Scene of the extraordinary accident in the Welwyn tunnel, Great Northern Railway. Source: Illustrated London News 1866. [Click on the image to produce a larger picture.]
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A railway accident of a strangely complicated nature took place, on Saturday night, in the Welwyn tunnel, on the Great Northern line, twenty-two miles from King’s-Cross. A train of empty coal-waggons was going down the line, about midnight, when some defect in the engine brought it to a stop in the middle of the tunnel, which is three quarters of a mile long. A Midland Railway goods-train, which came down the line soon afterwards, was allowed, by some neglect or mistake of the signalman, to enter the tunnel, without waiting for the signal that the tunnel was clear, as is prescribed by the ordinary regulations of the Great Northern line. It ran into the coal-waggons with tremendous force. The guard of the first train, Joseph Ray, was killed on the spot; John Rawlings, a man who was with him in his break, was so mangled and mutilated that he died on Wednesday morning; and the engine of the second train, with several of its waggons, was thrown across the up line, so as to block that which had previously been unimpeded. Scarcely had this second mishap occurred when a Great Northern up goods-train arrived, and, dashing into the engine and waggons of the Midland train, which were lying across its line, completed the disaster. In a few moments it was discovered that the engine of the Great Northern train had turned over, and that the goods and waggons of the Midland train had become ignited from the burning coal and cinders of the engine furnaces scattered about. Both drivers and firemen of all the engines had escaped either unhurt or with but slight injuries, and, having signalled to the nearest stations, both up and down, they took up the body of Hay, which was lying, crushed and mutilated, near the ruins of his break; they next took care of Rawlings and of a third man, Looey, guard of the up train, who was also severely injured. By this time all three trains were on fire. A message was telegraphed to Mr. Seymour Clarke, the general manager of the line, who resides at Hatfield, and a large number of men were employed to get out what waggons they could, but the suffocating character of the smoke, and the heat of the fire from the ruins of the carriages and merchandise, prevented their efforts being very effective. Although there was a force of 200 men, under Superintendent Williams, collected at two o'clock in the morning, they could not approach the seat of the conflagration. Thirty-six carriages or trucks, of which thirteen belonged to the Midland, were burning in the tunnel. Frequent explosions, with discharges of smoke and flame, besides the fierce heat, made it impossible for the men to enter. They bad no supply of water, and it was therefore resolved to let the fire burn itself out. It oontinued to rage all Sunday, without any intermission till six o'clock in the afternoon, when it had become sufficiently reduced to enable the men to enter the tunnel, led by Superintendent Williams with the Hatfield engine, lent to the company by the Marquis of Salisbury; and, a supply of water having been obtained, the engine was set to work, as the ruins were still burning. In the mean time the whole of the traffic had been carried on along the Hertford branch and the Cambridge branch, via Royston and Hitchin, of the Great Eastern Railway. It was not till nine o’clock in the evening that the tunnel was cleared. The work of removing the wreck was carried on under the direction of Mr. R. Johnson, the engineer of the line, with a force of about 450 navvies and fitters, and labourers working in relays. The entire scene of ruin was confined to a space of about 100 yards in the centre of the tunnel. Our Illustration gives a view of the mass of broken trucks and carriages. The men attacked this at each end, working away with picks and crowbars, and carrying off large portions of the wreck. As they made their way towards the centre of the mass they found the fire still smouldering, and as this was immediately under a shaft the draughts of air which it supplied ever and anon fanned the dying embers into a flame. Then was brought into play the powerful fire-engine, worked by fourteen sturdy navvies and supplied with waterfront tenders brought to tbs spot by cautiously-guided engines, whistling and screeching as they approached the scene of operations. They were dragged op by other engines and two powerful 10-ton or 12-ton cranes, one at each end. To them, by chains and tackling, were made fast such heavy gear as men without machinery would be powerless to move, and then the ponderous mass was slowly dragged out of the tunnel. In this way, after hours of well-directed labour, the line was at length cleared; the engines and tenders were set upon their wheels once more; the remains of the trucks were safely got out; the fragments of springs, of bolts, of nuts, of twisted rails, of tala-graph-wire, of wheels, of screws and crowbars, and ooke and ooal, and other articles, were removed, and the line was open that night for the passage of goods-trains only; but Mr. Johnson took care to make a minute inspection of the tunnel before permitting passenger-trains to traverse it. The sides and roofing of the tunnel are composed of fire rings of brickwork, and as the injury done to the bricks appears to be only superficial, the safety of the tunnel is not endangered.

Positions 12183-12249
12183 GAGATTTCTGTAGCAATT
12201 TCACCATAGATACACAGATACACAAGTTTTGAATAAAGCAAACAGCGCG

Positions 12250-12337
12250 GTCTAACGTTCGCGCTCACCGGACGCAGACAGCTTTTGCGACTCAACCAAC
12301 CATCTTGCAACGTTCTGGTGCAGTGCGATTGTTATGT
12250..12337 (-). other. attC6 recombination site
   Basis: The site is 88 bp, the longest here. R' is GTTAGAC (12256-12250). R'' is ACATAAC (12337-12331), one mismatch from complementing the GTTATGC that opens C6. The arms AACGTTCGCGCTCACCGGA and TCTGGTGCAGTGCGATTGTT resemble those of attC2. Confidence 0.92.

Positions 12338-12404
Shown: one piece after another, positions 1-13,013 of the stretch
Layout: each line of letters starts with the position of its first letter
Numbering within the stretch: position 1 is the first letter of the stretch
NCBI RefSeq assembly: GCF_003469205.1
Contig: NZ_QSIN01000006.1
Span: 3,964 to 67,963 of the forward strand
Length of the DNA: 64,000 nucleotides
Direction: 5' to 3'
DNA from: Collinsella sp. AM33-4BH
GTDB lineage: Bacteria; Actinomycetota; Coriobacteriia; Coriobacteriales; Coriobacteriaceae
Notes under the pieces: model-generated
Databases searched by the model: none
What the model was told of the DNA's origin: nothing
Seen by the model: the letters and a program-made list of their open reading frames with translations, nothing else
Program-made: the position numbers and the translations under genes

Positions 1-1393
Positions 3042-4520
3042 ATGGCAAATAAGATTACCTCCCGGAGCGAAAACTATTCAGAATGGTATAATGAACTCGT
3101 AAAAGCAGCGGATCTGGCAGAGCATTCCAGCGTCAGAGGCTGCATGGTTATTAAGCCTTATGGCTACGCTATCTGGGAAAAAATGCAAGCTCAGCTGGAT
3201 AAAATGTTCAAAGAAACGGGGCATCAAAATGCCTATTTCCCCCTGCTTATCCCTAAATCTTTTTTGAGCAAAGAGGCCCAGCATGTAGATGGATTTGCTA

An inquest on the bodies of the two men killed was held on Tuesday at the Cowper Arms, Welwyn, by Mr. Sworder, Coroner for that division of Herts. The evidence showed that tbe stoppage of the first train was occasioned by the bursting of a pipe in the engine. The signalman at Welwyn, James Bradford, had telegraphed to Knebworth, the station at the other end of the tunnel, at 11.36 p.m. to ask if the line was clear, and swears positively that he received for answer the word “Yes.” On receiving this answer he exhibited the "all right” signal, and shortly afterwards admitted the Midland train, laden with provisions and oorn, which ran into the train of empty coal-waggons in the tunnel. Joseph Harding, the signalman at Knebworth, swears also most positively that the answer he gave to the inquiry whether the line was clear was "No.” To this discrepancy the accident is clearly due, and as the two signalmen directly contradict each other, “the jury would not take on themselves the responsibility of attributing blame to either.”
“Collision and burning of three trains in a tunnel.” Illustrated London News. 48 (16 June 1866): 589-90. Hathi Trust Digital Library version of a copy in the University of Michigan Library. Web. 23 December 2015.
Last modified 23 December 2015